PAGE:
Newsletter No 2 June 2011

Floods in the Rhine basin


Aline te Linde

Introduction

On the 12th of May 2011 Aline te Linde defended her PhD entitled “Rhine at Risk? Impact of climate change on low-probability floods in the Rhine basin and the effectiveness of flood management measures”. Her conclusions were dramatized in the media: “Dutch dikes should be raised by more than 3 m”. Below, you will find a more accurate description of her results.

Floods in the Rhine basin

In the past decades, the number of fatalities and the economic loss caused by floods have worldwide increased considerably. The river Rhine in North-West Europe also has a long history of floods that have caused casualties and severe damage. Assessing the effect of climate change on flood risk, and maintaining and planning flood management measures are urgent issues for the riparian countries within the Rhine basin. Since safety levels along the Rhine are relatively high (the dikes are designed to withstand floods with occurrence probabilities of 1/200 to 1/1250 per year), the estimation of the size and duration of flood peaks at these low probabilities is very relevant to water managers. Many methodological challenges remain on simulating the effect of climate change and flood management measures on runoff, particularly when estimating the probability of occurrence of extreme flood peaks. In addition, no future basin-wide flood damage estimates exists to reflect socio-economic and land-use change.

The thesis investigated the combined effect of climate change and socio-economic projections on flood risk in the Rhine basin using improved simulation methods. The focus is on the estimation of low-probability flood events and anticipating to the impacts of these events through the development of cross-boundary flood management measures.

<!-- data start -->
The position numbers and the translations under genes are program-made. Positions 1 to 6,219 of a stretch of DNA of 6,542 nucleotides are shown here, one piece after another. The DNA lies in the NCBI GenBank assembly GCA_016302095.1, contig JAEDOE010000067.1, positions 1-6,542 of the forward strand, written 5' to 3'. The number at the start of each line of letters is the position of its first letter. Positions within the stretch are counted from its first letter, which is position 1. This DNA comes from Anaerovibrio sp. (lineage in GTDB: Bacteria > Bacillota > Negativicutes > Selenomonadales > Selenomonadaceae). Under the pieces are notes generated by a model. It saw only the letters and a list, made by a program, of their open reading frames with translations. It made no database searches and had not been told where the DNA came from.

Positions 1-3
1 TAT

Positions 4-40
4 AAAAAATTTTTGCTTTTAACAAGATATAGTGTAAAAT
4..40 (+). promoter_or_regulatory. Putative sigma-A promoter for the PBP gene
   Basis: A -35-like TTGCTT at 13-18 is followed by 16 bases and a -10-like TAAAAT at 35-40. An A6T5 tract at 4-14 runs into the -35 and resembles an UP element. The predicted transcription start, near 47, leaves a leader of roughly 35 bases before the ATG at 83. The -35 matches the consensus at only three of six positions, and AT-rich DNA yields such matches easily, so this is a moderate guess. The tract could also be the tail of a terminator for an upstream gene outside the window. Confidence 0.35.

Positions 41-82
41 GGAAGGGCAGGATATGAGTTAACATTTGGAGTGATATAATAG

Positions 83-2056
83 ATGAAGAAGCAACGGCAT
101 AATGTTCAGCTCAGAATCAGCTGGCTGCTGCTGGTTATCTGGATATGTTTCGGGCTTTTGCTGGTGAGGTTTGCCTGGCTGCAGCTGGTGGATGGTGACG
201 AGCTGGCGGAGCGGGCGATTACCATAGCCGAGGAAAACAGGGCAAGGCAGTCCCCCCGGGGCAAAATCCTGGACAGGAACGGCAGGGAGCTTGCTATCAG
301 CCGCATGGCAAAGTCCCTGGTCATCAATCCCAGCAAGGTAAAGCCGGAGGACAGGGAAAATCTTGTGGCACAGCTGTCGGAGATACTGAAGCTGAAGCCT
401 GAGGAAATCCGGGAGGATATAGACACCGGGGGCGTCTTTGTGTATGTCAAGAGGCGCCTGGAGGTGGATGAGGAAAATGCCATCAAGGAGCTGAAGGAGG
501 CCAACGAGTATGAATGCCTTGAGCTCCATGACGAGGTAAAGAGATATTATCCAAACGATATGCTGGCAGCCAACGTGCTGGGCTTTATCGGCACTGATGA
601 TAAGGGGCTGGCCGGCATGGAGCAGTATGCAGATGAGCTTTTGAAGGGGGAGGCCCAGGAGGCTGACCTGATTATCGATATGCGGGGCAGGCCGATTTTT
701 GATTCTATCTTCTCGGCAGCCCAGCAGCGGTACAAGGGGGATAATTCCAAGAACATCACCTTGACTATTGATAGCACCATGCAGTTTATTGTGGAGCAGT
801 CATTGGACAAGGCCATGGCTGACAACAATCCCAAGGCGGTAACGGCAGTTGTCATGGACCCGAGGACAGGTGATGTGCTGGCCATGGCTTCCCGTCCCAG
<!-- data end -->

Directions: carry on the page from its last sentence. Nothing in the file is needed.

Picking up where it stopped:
Improved simulation method

Carefully coupling of different methods and models improved the simulation of low-probability flood events (i.e. 1/200 per year, or less). A weather generator was used to create long series of resampled meteorological, which considerably decreased the statistical uncertainty within extreme value analysis. To estimate the impact of climate change on river discharge, different downscaling methods were applied to convert data from Global Climate Models to the required regional scale for hydrological modeling in the Rhine basin. Furthermore, a basin-wide flood damage model was developed to estimate current and future potential flood losses. These damage estimates can be combined with flood probability to estimate the annual expected loss (i.e. flood risk) in the Rhine basin.

Increase in flood-peak probability due to climate change

The simulation results indicate a substantial increase in flood-peak probability in 2050 throughout the Rhine basin, when compared to the control climate period of 1961-1995. At gauging station Lobith, at the German-Dutch border, the probability of flooding (currently the safety level is set at 1/1250 per year) is expected to be three to five times as high in 2050 as it is today.

Increase in basin-wide flood risk